Andrew Hirsch, C4 Therapeutics CEO

C4's An­drew Hirsch blows up IPO to $182M, while on­colyt­ic virus up­start nabs $87M of­fer­ing

On Fri­day, Mass­a­chu­setts-based biotechs C4 Ther­a­peu­tics and On­corus be­came the lat­est to jump on­to Nas­daq.

Less than a month af­ter be­ing tapped as C4 Ther­a­peu­tics’ new CEO, Bind and Agios vet An­drew Hirsch is march­ing the biotech to Wall Street with an up­sized IPO.

C4, which ini­tial­ly filed for $100 mil­lion, priced 9.6 mil­lion shares at $19 mil­lion apiece, net­ting $182.4 mil­lion. The pro­ceeds will be used to push the com­pa­ny’s first pro­tein degra­da­tion can­di­dates in­to the clin­ic, ac­cord­ing to an S-1/A fil­ing.

C4 is work­ing on small mol­e­cule pro­tein de­graders that se­lec­tive­ly de­stroy dis­ease-caus­ing pro­teins, in­clud­ing some that it calls “un­drug­gable.” The Wa­ter­town, MA-based pre­clin­i­cal com­pa­ny has burned through $140 mil­lion. It’s eye­ing a clin­i­cal de­but for its can­di­date CFT7455 — which tar­gets IKZF1/3 in mul­ti­ple myelo­ma (MM), pe­riph­er­al T-cell lym­phoma and man­tle cell lym­phoma pa­tients — in the first half of 2021.

“We ex­pect to sub­mit an in­ves­ti­ga­tion­al new drug ap­pli­ca­tion, or IND, for this prod­uct can­di­date to the U.S. Food and Drug Ad­min­is­tra­tion, or the FDA, in the fourth quar­ter of 2020 and be­gin a first-in-hu­man Phase 1/2 clin­i­cal tri­al for this prod­uct in the first half of 2021,” the S-1/A states.

The com­pa­ny said it be­lieves the can­di­date “could even­tu­al­ly re­place ther­a­pies based in the class of mol­e­cules known as IMiDs as the as the stan­dard of care in mul­ti­ple in­di­ca­tions, in­clud­ing MM.”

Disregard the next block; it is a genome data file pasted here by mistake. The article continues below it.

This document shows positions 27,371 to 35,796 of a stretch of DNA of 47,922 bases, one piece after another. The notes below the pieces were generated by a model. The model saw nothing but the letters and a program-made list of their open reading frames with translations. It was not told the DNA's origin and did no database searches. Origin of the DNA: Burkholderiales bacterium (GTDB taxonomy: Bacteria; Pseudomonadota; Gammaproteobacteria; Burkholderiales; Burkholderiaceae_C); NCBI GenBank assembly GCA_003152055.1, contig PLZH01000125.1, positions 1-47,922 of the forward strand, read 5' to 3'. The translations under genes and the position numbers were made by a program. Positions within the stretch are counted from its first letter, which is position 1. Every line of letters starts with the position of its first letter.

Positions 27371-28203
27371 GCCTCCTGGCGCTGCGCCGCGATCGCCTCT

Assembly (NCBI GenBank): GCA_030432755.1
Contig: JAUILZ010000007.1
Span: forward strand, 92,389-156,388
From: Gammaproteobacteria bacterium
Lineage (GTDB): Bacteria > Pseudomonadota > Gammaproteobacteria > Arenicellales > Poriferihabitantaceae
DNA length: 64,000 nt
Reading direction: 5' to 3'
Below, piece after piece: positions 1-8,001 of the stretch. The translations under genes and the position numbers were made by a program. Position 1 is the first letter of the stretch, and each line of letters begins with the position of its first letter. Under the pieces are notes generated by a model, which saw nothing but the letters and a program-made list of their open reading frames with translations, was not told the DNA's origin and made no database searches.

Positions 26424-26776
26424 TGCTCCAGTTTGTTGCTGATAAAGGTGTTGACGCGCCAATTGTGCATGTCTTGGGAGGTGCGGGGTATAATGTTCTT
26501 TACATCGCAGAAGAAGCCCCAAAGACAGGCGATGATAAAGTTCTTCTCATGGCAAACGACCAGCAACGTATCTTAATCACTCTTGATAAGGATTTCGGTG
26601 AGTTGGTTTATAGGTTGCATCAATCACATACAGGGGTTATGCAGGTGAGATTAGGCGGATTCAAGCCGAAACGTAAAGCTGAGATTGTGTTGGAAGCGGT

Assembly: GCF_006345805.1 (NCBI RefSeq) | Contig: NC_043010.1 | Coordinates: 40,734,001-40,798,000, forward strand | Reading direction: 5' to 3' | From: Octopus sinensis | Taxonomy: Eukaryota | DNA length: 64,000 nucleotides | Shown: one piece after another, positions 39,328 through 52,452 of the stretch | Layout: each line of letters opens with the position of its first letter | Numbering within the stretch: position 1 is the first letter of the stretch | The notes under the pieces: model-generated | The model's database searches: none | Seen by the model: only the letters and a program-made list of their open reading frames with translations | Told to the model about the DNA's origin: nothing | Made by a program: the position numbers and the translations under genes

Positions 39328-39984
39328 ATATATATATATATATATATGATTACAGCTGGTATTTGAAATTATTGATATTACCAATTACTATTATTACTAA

C4’s sec­ond pre­clin­i­cal can­di­date, CFT8634 for syn­ovial sar­co­ma and SMAR­CB1-delet­ed sol­id tu­mors, is ex­pect­ed to en­ter a Phase I/II tri­al by the end of next year. Its BRAF V600E and RET pro­grams, which are still in dis­cov­ery, could be “in the clin­ic by the end of 2022,” ac­cord­ing to the fil­ing.

Hirsch has an op­tion on 3.5% of the com­pa­ny’s stock with “an ex­er­cise price per share equal to the pub­lic of­fer­ing price in the IPO.” That’s on top of a $560,000 base salary and bonus plan. He hails from Agios, where he served as CFO for 4 years. And be­fore that, he wrapped the Bind bank­rupt­cy.

Back in June, C4 raised $170 mil­lion, in the form of a $150 mil­lion B round and $20 mil­lion in ven­ture debt from Per­cep­tive. Co­bro, which co-led the B round, holds 6.1% of stock af­ter the of­fer­ing. Per­cep­tive has 6.3%.

C4 hit Nas­daq on Fri­day un­der the tick­er $CC­CC.

On­corus priced 5.8 mil­lion shares at $15 apiece, the mid­point of a $14 to $16 range, pulling in $87 mil­lion. The biotech had ini­tial­ly filed for an $86 mil­lion IPO in Sep­tem­ber.

The biotech’s lead can­di­date, ON­CR-177, is cur­rent­ly in Phase I de­vel­op­ment for mul­ti­ple sol­id tu­mor can­cers, in­clud­ing squa­mous cell car­ci­no­ma of the head and neck, breast can­cer and melanoma. About $32 mil­lion of IPO pro­ceeds will be used to push the can­di­date, an on­colyt­ic Her­pes Sim­plex Virus (oHSV) vi­ral im­munother­a­py, through Phase I, ac­cord­ing to the com­pa­ny’s S-1/A fil­ing.

“We ex­pect to re­port pre­lim­i­nary da­ta from this tri­al in mul­ti­ple da­ta read­outs be­gin­ning in the sec­ond half of 2021 through the sec­ond half of 2022,” the fil­ing states.

On­corus land­ed a $79.5 mil­lion Se­ries B led by Cowen and Per­cep­tive Ad­vi­sors last year for its work in the on­colyt­ic virus space. So far, the biotech has spent $96.3 mil­lion.

“Not all on­colyt­ic virus­es are the same and I think the in­vestors that came in­to this round clear­ly saw that we were much dif­fer­ent than oth­ers that are out there,” CEO Ted Ash­burn told End­points.

Cowen holds 5.5% of the biotech’s shares af­ter the of­fer­ing, ac­cord­ing to the S-1/A. “En­ti­ties af­fil­i­at­ed with MPM Cap­i­tal” have 12.4%.

On­corus will be list­ed un­der the tick­er $ON­CR.